Issue: September/November 09


That 13th cheque

Thank you for your most interesting and informative magazine that I have been reading since its inception. The spread of investment advice, opinions and updates as to what is going on in the pensions world is most valuable, and offers some interesting alternative perspectives. I have been a trustee for some 15 years. The other day one of our members asked a most pertinent question which has neither been previously raised nor considered, and I do not have an answer for it. Our administrator has been asked, but has so far not replied. I was wondering whether you, or one of your many contacts, could give me an independent answer to the following question:

How are 13th cheque pension-fund contributions credited to a member’s defined-benefit account, and worked into the final fixed formula?

In our fund, the 13th cheques are pension contributing. Surely, therefore, they must be credited in some way to the final retirement calculation. But I cannot see how these extra pension contributions are actually credited in any way.

In theory, one year of pensionable service should be added for every 12 years worked, or proportionately if less than 12 years. This would be based on 12 extra months of pension contributions on 13th cheques over a 12-year period.

However, it would appear that any credit for these extra contributions is in fact not worked into the final calculation for the year’s service. If a member retires after 24 years of actual service, “years of service” would be taken and calculated at 24 years, not 26 years.

It was mentioned that this credit could be reflected in the final salary. But again, this does not appear to happen as the “average of the last two years’ salary” would be taken into the calculation as the actual salary reflected over the two final years of service. Besides, the amount of the 13th cheque does not get added to a salary.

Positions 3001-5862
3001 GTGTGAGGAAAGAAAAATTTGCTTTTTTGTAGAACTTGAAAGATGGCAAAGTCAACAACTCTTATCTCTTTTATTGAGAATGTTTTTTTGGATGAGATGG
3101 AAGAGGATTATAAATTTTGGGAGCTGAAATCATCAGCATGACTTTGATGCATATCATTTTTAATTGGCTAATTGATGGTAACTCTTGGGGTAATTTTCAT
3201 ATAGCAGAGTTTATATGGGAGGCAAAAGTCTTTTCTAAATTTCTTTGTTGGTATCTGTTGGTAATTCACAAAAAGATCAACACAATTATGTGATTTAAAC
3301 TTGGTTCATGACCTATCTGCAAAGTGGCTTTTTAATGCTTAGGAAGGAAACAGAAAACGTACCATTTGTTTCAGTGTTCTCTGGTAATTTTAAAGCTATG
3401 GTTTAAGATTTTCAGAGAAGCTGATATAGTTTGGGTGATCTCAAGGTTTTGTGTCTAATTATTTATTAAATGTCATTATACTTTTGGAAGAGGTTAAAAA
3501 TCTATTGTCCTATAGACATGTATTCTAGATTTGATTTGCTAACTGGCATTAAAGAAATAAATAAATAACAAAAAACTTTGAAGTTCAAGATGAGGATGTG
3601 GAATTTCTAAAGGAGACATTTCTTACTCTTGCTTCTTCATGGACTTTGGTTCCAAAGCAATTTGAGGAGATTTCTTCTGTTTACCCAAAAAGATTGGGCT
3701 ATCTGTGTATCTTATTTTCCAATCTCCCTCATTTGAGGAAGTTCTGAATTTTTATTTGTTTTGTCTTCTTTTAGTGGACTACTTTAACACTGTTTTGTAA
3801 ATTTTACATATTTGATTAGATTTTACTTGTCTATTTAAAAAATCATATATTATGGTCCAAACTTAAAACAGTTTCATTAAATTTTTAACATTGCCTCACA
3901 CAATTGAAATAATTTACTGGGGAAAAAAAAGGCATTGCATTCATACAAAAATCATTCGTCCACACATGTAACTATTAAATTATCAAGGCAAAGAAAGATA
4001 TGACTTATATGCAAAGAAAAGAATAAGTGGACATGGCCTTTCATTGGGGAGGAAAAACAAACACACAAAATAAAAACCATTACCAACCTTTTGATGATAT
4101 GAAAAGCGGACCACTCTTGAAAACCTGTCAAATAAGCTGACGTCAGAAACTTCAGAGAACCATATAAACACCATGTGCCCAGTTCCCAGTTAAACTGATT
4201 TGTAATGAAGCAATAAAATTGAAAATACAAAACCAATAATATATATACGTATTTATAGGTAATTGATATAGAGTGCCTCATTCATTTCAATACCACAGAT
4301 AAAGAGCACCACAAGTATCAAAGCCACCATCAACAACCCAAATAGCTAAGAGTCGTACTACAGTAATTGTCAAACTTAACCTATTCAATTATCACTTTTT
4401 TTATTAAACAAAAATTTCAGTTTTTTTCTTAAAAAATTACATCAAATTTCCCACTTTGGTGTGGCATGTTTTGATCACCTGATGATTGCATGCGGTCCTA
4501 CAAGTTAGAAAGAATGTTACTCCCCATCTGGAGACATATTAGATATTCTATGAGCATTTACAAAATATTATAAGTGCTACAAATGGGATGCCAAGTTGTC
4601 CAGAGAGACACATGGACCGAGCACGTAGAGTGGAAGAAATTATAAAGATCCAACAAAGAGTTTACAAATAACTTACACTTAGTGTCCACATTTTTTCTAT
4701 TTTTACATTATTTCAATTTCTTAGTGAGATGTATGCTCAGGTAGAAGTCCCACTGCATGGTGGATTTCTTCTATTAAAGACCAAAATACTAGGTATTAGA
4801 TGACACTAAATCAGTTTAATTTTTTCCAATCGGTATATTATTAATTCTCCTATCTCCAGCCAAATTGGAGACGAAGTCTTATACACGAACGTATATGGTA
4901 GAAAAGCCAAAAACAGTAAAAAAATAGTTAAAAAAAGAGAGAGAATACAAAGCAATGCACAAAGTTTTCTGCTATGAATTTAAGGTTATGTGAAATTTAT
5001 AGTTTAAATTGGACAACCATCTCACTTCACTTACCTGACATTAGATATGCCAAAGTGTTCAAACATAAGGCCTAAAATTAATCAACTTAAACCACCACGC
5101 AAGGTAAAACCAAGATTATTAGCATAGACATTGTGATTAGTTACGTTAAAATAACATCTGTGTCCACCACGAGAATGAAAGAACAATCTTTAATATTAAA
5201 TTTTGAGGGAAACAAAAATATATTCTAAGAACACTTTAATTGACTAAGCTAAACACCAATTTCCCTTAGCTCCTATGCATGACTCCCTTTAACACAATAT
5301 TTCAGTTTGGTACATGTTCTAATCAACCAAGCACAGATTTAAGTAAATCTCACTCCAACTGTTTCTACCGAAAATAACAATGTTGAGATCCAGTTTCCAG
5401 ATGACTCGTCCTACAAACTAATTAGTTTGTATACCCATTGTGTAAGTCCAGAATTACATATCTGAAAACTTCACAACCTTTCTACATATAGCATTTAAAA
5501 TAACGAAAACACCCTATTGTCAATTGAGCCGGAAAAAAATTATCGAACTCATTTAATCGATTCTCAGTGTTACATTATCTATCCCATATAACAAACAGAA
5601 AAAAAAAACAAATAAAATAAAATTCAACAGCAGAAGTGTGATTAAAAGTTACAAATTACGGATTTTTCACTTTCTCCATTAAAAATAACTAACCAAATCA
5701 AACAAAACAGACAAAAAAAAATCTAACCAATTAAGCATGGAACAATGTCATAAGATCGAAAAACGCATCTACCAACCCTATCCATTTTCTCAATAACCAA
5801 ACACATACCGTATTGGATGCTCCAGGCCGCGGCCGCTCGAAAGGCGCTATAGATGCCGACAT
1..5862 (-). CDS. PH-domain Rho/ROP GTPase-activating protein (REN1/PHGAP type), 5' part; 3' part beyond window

Where then do all these extra contributions go? It would seem improbable that pension funds siphon off this money without crediting the member. I can see that in a defined-contribution fund these extra contributions could simply be added to the member’s account, but this would not apply to a defined-benefit fund due to the existence of a set formula.

Our defined-contribution fund has a guaranteed minimum benefit which is also based on a formula. So in this instance the question would apply to the defined-contribution fund as well.

– Dr Rod Douglas, Head, Department of Herpetology,
National Museum, Bloemfontein.

Rowan Burger, head of institutional design at Stanlib, replies:

A defined benefit is based on the years of service and contributing salary. The salary calculation is based on contributions.

So, in an environment where the 13th cheque is pensionable, the monthly salary times 13 would be used to calculate the benefit due.

So, in an environment where the 13th cheque is pensionable, the monthly salary times 13 would be used to calculate the benefit due.

If he confirms the pensionable amount on his payslip, and finds that his benefit statement is different, there is a problem with the quality of the fund’s administration.